Sunday 25 April 2021

3D Printing: time to replace the nozzle?

During the last 7 or 8 days, something bad has happened.


My 3D printer has been producing rubbish.

Something rather unexpected seems to have solved my problem.

Having made numerous adjustments to the slicer settings and trawled the internet for information, nothing I tried seemed to make much difference. My prints were still rubbish, and here is an example;

I had to stop this print due to the holes in the wing, tail & body

My machine seemed to be laying down prints, while at the same time, scraping PLA and dumping it somewhere else.

I tried tightening up a few screws wherever there seemed to be any sign of play, or just where one screw was not as tight as its neighbour.

I then tried to print one of the Creality sample (gCode) files, as this would rule out the slicer. I chose the 'dog' which I'd printed easily when I first started printing. I tried to print it 3 times; each time it printed a rubbish looking raft and eventually knocked the model off the bed!

what to do?

As I had two spare nozzles, I decided to take-the-plunge and remove the nozzle from the machine.

I had quite a shock when I compared the old with the new;

The old nozzle has a flat tip that looks like its been badly attacked by someone with a file! Its also about 0.4mm shorted than the new one.

I have only had this printer for 8 weeks, and its probably only been 'working' for less than 300 hours in total. So is this degree of wear typical?

Actually, here's the funny thing; this nozzle has always looked more 'flat' than 'pointy' to me. But let's just see how long the new one lasts.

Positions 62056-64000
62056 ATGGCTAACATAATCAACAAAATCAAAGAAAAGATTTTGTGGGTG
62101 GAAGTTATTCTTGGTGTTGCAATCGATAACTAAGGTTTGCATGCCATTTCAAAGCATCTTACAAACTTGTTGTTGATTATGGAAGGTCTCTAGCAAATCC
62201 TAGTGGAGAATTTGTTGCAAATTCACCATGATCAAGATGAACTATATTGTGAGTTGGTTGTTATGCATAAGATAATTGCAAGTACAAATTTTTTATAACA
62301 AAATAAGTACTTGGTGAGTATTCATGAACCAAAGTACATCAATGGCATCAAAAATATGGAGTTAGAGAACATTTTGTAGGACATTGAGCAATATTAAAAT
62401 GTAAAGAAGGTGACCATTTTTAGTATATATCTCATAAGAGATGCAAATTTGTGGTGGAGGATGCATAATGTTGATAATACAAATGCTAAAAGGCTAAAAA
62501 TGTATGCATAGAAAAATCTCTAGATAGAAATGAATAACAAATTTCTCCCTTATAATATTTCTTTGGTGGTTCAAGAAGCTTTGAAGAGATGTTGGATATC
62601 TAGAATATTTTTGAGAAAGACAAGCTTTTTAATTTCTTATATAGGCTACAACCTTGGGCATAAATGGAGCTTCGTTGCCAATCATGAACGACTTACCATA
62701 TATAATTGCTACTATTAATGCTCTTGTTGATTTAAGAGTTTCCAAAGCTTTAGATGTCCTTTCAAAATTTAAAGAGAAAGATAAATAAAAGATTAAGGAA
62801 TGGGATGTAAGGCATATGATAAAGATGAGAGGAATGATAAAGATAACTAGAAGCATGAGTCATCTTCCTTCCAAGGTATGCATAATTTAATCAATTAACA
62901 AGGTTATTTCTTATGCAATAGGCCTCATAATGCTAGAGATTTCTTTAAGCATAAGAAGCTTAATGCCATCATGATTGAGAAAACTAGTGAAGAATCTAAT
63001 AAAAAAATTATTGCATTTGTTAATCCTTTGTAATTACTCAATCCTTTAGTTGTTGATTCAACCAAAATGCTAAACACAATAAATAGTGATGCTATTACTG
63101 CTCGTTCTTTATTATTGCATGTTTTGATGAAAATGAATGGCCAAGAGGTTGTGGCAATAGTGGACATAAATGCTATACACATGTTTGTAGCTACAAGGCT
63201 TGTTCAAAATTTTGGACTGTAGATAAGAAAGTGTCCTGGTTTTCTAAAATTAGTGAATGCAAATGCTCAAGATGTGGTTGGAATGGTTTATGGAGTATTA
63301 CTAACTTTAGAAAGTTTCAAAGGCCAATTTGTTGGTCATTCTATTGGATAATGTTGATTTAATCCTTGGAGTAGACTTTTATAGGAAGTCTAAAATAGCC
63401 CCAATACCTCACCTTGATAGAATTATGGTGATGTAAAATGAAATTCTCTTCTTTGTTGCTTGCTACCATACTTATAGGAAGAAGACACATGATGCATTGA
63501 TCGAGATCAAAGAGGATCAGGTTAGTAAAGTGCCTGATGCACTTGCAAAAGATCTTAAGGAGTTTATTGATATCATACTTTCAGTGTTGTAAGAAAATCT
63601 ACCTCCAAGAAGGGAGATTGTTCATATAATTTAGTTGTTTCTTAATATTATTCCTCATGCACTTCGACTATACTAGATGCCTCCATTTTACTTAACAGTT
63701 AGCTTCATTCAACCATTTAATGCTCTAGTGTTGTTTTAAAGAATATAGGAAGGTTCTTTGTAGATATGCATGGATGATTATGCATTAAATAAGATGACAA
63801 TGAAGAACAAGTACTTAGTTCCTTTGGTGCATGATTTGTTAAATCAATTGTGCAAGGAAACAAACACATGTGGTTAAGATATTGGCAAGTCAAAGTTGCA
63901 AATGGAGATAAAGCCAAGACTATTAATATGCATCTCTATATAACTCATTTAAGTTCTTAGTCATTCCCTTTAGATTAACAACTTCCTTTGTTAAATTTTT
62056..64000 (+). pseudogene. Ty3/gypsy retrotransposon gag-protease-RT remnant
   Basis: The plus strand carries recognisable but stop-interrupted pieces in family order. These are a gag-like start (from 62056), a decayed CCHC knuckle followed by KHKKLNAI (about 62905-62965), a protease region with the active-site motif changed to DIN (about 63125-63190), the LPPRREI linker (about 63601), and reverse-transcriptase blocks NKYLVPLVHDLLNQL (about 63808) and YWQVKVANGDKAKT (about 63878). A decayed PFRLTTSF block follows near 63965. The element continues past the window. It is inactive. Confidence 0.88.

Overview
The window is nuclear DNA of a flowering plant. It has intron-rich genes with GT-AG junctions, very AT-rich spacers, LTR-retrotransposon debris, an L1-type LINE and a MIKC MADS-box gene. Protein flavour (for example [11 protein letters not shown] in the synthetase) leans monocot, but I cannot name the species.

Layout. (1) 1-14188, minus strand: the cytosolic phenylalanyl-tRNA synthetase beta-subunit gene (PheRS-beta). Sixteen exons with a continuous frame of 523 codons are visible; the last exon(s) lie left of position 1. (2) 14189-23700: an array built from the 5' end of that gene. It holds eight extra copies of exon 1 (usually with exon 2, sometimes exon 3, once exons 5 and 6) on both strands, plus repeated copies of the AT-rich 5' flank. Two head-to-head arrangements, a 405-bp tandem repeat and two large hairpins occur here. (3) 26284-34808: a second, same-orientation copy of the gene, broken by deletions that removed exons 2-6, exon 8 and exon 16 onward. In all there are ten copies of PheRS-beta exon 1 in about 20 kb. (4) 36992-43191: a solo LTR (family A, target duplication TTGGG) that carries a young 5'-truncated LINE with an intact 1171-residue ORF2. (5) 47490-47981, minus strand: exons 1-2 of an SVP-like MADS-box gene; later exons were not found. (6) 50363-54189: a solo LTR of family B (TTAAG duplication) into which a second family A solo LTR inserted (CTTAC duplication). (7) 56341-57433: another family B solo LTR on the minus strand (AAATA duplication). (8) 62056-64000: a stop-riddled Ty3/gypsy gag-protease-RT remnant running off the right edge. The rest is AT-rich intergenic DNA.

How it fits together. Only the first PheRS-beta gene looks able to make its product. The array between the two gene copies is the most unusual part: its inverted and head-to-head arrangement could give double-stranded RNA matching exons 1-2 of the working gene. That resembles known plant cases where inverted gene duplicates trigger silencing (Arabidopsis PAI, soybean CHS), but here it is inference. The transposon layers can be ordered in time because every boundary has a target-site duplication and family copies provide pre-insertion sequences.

Did it solve my print problem? bet it did!

I just can't believe the difference in quality.

Another airplane that I couldn't print successfully before changing the nozzle

...and my best ever Benchy... 

So I'm back in business.


how to change the printer nozzle

This is probably well covered on the net, but this is the way I did it:-

  1. I set the Z axis to around 300mm to make it easier to see and work under the print head
  2. I removed the rubbery cup that surrounds the nozzle just by giving it a tug with a small pair of pliers
  3. I raised the nozzle temperature to about 260'C
  4. then it was easy to slacken the nozzle with a short Creality 6mm spanner
  5. cool-down the nozzle or burn your fingers when taking it out (...your choice)

Refitting is pretty much the reverse. After tightening the nozzle by hand, re-heat the nozzle to a high temp (say 260'C) and tighten with the short Creality 6mm spanner ( prizes for who can tighten it the most, that's why the spanner is so short).

Also note that on the Creality CR-10 V3 you don't need to hold/support the heater block (as far as I know) because its well supported, unlike many other models.

other stuff

Bed leveling: I've stopped using photocopy paper when bed-leveling in favour of using an ancient set of feeler gauges.

2 thou is about 0.05mm so I aim to set the nozzle/bed clearance to between 2-3 thou.

Electronics: I also took the controller box apart to see how well it was made and check whether I'd blown up the USB controller.

inside the controller with PSU removed

It looks pretty good to me, and doesn't look like anything has burnt out. I'm still working on this, but I don't think this port is USB, I think its a straight forward serial port with a Baud rate of 115,200. I may need to get this working in order to check/perform extruder calibration.

Printer profile settings: The Cura slicer only has a profile for the Creality CR-10, which is currently what I am using. However, since the CR-10-V3 has a direct drive Titan extruder, some of these settings are almost certainly sub-optimal/incorrect. For example I believe the Retraction setting is too high.

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